As a student, Leah Wangari imagined a glamorous life as a globe-trotting flight attendant, not toiling in dirt and manure.
Born and raised in Kenya’s skyscraper-filled capital, Nairobi, the 28-year-old said farming had been the last thing on her mind. The decision to drop agriculture classes haunted her later, when her efforts in agribusiness investing while running a fashion venture failed.
Clueless, she made her way to an unusual new reality TV show, the first of its kind in Africa. “Don’t Lose the Plot,” backed by the U.S. government, trains contestants from Kenya and neighboring Tanzania and gives them plots to cultivate, with a $10,000 prize for the most productive. The goal: Prove to young people that agriculture can be fun and profitable.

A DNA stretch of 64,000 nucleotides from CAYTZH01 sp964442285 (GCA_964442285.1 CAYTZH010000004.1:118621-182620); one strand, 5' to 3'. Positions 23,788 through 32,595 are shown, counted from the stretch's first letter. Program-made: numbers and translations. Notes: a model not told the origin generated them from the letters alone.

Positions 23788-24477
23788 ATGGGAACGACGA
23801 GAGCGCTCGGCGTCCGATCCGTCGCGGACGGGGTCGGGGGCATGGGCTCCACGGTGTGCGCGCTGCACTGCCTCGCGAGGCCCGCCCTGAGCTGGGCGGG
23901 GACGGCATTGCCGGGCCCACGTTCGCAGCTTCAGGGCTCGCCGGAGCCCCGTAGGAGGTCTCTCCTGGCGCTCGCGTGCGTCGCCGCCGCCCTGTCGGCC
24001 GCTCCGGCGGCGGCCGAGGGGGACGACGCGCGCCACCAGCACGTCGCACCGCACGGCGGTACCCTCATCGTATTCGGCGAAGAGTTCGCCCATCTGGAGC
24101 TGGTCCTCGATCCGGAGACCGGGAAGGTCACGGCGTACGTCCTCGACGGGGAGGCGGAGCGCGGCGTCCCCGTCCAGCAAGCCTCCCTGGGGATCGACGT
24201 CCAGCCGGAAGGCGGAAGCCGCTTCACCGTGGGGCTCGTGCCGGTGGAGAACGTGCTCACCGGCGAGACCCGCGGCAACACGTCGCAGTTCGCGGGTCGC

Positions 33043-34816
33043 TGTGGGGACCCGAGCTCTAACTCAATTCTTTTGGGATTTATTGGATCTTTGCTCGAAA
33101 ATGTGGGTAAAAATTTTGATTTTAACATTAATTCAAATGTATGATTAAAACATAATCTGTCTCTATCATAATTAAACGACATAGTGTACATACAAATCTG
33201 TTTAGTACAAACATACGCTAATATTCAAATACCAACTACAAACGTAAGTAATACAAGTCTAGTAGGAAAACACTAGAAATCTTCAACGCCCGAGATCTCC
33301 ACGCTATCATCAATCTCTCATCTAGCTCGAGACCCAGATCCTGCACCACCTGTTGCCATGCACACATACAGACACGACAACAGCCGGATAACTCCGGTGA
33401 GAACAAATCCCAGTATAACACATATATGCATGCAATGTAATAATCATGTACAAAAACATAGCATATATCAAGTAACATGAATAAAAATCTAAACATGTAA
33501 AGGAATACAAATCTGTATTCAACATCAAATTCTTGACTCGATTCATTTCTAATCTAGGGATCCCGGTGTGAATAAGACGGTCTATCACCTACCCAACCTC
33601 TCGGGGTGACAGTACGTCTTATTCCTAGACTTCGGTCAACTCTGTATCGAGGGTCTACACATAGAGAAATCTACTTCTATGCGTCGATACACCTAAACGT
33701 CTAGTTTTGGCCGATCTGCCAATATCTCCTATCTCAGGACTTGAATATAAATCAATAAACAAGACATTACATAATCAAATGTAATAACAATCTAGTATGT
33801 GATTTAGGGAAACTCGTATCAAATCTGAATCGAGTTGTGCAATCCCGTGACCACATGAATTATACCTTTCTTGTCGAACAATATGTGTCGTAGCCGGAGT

“Being in reality TV was like the best feeling ever, like a dream come true for me,” Wangari said. But she found it exhausting. As callouses built up on her hands, her friends made bets that she wouldn’t succeed.
“Don’t Lose the Plot” is aimed at inspiring youth in East Africa to pursue agribusiness entrepreneurship. Producers said the show wants to demystify the barriers to starting a small business and challenge the prejudices against farming-related careers, even as many youths flee rural areas for urban ones.